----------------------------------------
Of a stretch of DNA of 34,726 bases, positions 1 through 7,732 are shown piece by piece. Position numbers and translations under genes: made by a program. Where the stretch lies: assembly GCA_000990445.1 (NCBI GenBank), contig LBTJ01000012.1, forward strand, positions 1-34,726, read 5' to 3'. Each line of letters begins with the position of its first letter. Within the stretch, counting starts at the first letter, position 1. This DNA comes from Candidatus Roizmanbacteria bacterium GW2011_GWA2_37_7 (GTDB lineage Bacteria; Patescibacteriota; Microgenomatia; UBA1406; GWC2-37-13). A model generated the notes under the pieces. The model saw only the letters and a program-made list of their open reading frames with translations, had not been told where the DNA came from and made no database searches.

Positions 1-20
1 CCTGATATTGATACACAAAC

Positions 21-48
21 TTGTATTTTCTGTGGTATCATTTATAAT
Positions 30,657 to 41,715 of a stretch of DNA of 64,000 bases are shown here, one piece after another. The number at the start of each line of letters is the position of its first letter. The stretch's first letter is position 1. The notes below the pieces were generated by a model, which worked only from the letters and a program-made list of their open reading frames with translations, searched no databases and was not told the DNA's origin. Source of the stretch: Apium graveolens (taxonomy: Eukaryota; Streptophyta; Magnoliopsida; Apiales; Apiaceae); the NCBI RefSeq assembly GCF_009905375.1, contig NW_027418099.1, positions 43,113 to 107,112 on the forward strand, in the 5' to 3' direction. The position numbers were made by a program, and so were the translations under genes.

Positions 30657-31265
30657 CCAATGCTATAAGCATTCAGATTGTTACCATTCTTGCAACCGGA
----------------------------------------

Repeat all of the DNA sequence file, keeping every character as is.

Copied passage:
Of a stretch of DNA of 34,726 bases, positions 1 through 7,732 are shown piece by piece. Position numbers and translations under genes: made by a program. Where the stretch lies: assembly GCA_000990445.1 (NCBI GenBank), contig LBTJ01000012.1, forward strand, positions 1-34,726, read 5' to 3'. Each line of letters begins with the position of its first letter. Within the stretch, counting starts at the first letter, position 1. This DNA comes from Candidatus Roizmanbacteria bacterium GW2011_GWA2_37_7 (GTDB lineage Bacteria; Patescibacteriota; Microgenomatia; UBA1406; GWC2-37-13). A model generated the notes under the pieces. The model saw only the letters and a program-made list of their open reading frames with translations, had not been told where the DNA came from and made no database searches.

Positions 1-20
1 CCTGATATTGATACACAAAC

Positions 21-48
21 TTGTATTTTCTGTGGTATCATTTATAAT
Positions 30,657 to 41,715 of a stretch of DNA of 64,000 bases are shown here, one piece after another. The number at the start of each line of letters is the position of its first letter. The stretch's first letter is position 1. The notes below the pieces were generated by a model, which worked only from the letters and a program-made list of their open reading frames with translations, searched no databases and was not told the DNA's origin. Source of the stretch: Apium graveolens (taxonomy: Eukaryota; Streptophyta; Magnoliopsida; Apiales; Apiaceae); the NCBI RefSeq assembly GCF_009905375.1, contig NW_027418099.1, positions 43,113 to 107,112 on the forward strand, in the 5' to 3' direction. The position numbers were made by a program, and so were the translations under genes.

Positions 30657-31265
30657 CCAATGCTATAAGCATTCAGATTGTTACCATTCTTGCAACCGGA